- Bolster the FCC’s Office of Native Affairs and Policy, providing it with dedicated, increased funding to expand its capacity.
- Prohibit the range of sneaky maneuvers giant private providers use to unfairly squeeze out competition, hold governments hostage, and drive up prices. Sen Warren wants to:
- Return control of utility poles and conduits to cities,
- Prohibit landlords from making side deals with private ISPs to limit choices in their properties,
- Ban companies from limiting access to wires inside buildings,
- Make sure that all new buildings are fiber-ready so that any network can deliver service there, and
- Enact “Dig Once” policies to require that conduit is laid anytime the ground is opened for a public infrastructure project.
- Ensure every person has the skills to fully participate in our online economy. The Digital Equity Act would invest $2.5 billion over ten years to help states develop digital equity plans and launch digital inclusion projects.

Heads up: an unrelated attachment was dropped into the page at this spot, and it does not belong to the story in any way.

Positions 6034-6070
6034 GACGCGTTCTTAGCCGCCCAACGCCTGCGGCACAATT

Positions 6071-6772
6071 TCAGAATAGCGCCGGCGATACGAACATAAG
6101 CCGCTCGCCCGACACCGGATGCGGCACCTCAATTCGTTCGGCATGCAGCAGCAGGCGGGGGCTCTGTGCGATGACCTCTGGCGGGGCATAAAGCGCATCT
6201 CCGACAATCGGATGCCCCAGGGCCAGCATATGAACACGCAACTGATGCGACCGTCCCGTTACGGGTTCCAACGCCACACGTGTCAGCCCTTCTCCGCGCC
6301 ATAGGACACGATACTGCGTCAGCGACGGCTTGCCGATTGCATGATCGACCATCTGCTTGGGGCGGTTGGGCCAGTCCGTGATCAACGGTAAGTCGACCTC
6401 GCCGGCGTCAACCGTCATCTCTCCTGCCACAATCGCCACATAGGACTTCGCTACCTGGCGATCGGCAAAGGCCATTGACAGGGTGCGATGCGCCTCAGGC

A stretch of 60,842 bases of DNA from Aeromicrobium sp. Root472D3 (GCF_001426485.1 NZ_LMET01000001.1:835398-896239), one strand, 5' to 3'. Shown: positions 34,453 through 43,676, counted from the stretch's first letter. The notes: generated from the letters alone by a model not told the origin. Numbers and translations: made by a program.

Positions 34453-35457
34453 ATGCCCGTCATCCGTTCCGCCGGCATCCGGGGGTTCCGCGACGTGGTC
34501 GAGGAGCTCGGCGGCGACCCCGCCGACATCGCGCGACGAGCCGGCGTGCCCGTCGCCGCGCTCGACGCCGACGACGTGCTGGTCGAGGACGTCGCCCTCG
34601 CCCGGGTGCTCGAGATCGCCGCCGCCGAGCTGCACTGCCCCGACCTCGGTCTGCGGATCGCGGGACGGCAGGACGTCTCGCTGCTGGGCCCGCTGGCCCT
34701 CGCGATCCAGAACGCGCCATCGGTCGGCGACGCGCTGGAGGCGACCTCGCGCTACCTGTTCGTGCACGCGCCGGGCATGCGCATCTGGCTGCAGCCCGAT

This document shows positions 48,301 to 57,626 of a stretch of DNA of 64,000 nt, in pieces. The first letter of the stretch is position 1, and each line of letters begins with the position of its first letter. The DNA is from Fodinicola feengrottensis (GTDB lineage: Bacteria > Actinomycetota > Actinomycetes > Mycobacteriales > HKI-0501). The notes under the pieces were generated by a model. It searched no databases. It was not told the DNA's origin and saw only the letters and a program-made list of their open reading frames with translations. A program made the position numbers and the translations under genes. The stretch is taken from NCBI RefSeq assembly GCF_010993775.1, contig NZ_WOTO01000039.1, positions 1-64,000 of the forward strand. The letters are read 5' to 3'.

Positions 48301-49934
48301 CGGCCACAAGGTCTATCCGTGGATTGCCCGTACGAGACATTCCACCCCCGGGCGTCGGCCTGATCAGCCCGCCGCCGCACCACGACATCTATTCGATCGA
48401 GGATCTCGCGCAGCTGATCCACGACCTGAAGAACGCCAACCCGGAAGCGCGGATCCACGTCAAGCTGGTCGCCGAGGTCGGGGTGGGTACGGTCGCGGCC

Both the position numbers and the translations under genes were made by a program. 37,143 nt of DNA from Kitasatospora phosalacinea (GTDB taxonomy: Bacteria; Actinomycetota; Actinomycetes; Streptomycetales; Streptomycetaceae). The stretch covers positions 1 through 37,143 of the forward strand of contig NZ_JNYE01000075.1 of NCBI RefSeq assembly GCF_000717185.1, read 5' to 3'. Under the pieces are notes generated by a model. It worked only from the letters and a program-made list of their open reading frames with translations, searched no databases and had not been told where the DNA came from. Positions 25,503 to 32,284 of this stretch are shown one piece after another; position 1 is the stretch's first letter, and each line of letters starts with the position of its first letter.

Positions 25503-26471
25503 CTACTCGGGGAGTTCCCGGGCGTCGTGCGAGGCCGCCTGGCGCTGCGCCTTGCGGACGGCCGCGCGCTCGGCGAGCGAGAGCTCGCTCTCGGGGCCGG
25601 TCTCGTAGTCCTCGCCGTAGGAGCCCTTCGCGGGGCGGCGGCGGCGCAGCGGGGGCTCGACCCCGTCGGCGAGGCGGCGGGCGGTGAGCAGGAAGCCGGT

Warren’s proposal presents a massive federal investment in broadband compared to current levels. Vox’s Shirin Ghaffary notes that the FCC currently provides about $4.6 billion a year in subsidies for rural broadband networks, and the U.S. Department of Agriculture’s Rural Utilities Services provides around $800 million per year in loans and grants.
The proposal caught the attention of FCC Commissioner Michael O’Rielly, who subtweeted Warren:
Little dispute @FCC is working hard to facilitate private sector broadband deployment to all Americans. I know it’s silly season in DC, but any proposal that squeezes out private sector, favors one technology, promotes overbuilding, or pushes greater socialism is nonstarter.
O’Rielly didn’t explain why “overbuilding,” known as “competition” in everyday parlance, is celebrated in just about any other industry, but shunned in telecommunications.
Gillibrand’s Plan: A Partner in the White House